Kayla Vance said. The team had its first meet on Nov. 28, but the meet didn’t go as planned. However, bowlers know there is still a full season ahead. “We lost; we have some stuff to work on, but we need to clear our minds of that and be ready for our meet on Monday,” Eleanor Drexler said. Katie Lindaman was the top scorer for Bettendorf at the meet. “ I feel like if we practice a lot and work well together we could be good. It’s a little hard losing the seniors,” Courtney Ritter said. The team may not have started the season how they wanted, but they plan to keep their heads up. Boys bowling also started a new season after losing some seniors and the one senior who made it to state last year. “We have decent talent coming up in the lower grades, so we should do okay,” Brock Cary said. The boys bowling team also had their first meet on Nov. 28 in which the boys won against West, with Jordan Czubara leading the team with 700+ points. “It felt great to win, because 30 Lanes is a different alley; it has more oil than we are used to,” Kyle Kent said. The team did well in the first meet, and they still have plenty more to go. “We are going to be okay this year; some players got cut that shouldn’t have been, so we won’t be to our full potential,” Clay Skahill said.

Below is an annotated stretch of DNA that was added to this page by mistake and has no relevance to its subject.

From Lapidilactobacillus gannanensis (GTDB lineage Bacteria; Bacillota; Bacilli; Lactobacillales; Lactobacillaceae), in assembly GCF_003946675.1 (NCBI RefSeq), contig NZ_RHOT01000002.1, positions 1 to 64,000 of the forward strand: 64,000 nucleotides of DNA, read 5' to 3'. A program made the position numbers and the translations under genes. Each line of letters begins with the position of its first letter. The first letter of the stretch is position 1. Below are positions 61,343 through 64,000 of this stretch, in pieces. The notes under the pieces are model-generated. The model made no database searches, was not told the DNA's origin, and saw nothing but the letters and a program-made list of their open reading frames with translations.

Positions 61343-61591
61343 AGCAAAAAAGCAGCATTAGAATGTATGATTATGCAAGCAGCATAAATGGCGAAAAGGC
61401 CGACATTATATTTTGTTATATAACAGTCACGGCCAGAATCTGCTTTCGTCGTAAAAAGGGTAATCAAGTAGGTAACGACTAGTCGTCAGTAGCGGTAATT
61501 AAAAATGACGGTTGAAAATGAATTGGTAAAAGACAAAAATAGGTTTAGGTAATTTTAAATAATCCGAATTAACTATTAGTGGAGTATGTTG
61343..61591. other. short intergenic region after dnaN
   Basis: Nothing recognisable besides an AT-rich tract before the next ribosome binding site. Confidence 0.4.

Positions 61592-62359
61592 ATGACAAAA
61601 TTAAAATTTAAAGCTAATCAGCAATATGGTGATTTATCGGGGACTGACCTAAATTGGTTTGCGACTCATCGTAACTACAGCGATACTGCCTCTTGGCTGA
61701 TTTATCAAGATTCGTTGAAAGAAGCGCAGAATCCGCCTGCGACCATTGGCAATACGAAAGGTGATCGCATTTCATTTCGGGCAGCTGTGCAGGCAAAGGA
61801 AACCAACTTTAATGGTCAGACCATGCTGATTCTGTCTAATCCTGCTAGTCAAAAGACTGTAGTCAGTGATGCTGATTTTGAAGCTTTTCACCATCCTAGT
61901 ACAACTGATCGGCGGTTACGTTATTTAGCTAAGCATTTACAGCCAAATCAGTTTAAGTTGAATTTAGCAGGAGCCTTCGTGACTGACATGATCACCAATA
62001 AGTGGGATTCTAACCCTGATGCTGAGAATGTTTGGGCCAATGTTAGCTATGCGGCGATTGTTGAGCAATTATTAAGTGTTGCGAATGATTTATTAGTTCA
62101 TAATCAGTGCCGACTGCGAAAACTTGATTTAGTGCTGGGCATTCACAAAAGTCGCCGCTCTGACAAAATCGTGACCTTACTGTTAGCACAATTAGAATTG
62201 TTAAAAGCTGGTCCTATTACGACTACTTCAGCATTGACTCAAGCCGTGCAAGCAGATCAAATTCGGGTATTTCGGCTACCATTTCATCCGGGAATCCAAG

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FRIDAY, DEC. 9, 2016 │ BettGrowl.org/local-lifestyle │PAGE 10
GETTING IN THE Holiday Spirit
Beat boredom, go local JULIA KRIST REPORTER
With winter rolling in and bringing with it the much anticipated holiday break, students will have plenty of free time on their hands.
But while this break offers time to relax and prepare for the second half of the school year, it unfortunately may also bring boredom and restlessness. Luckily, there are many events to attend and places to visit in the Quad Cities to
overcome these side-effects. Outdoor Activities If you are looking to ward off cabin fever, there are many outdoor activities that will allow you to enjoy the winter landscape and stretch your joints after countless winter naps. One place you can practice your figure skating moves and figure out if you have got what it takes for the PyeongChang 2018 Winter Games, is the city of Bettendorf’s new ice skating rink at the intersection of Spruce Hills and Middle Road in the Splash Landing parking lot. Snowshoeing also offers some great exercise and a chance to leave the house. A local attraction, Snowstar gives you a chance to hit the slopes either skiing or snowboarding, but tubing is also an option if that’s more your speed. Snowstar is not the only good sledding place, though. If you are looking for a good time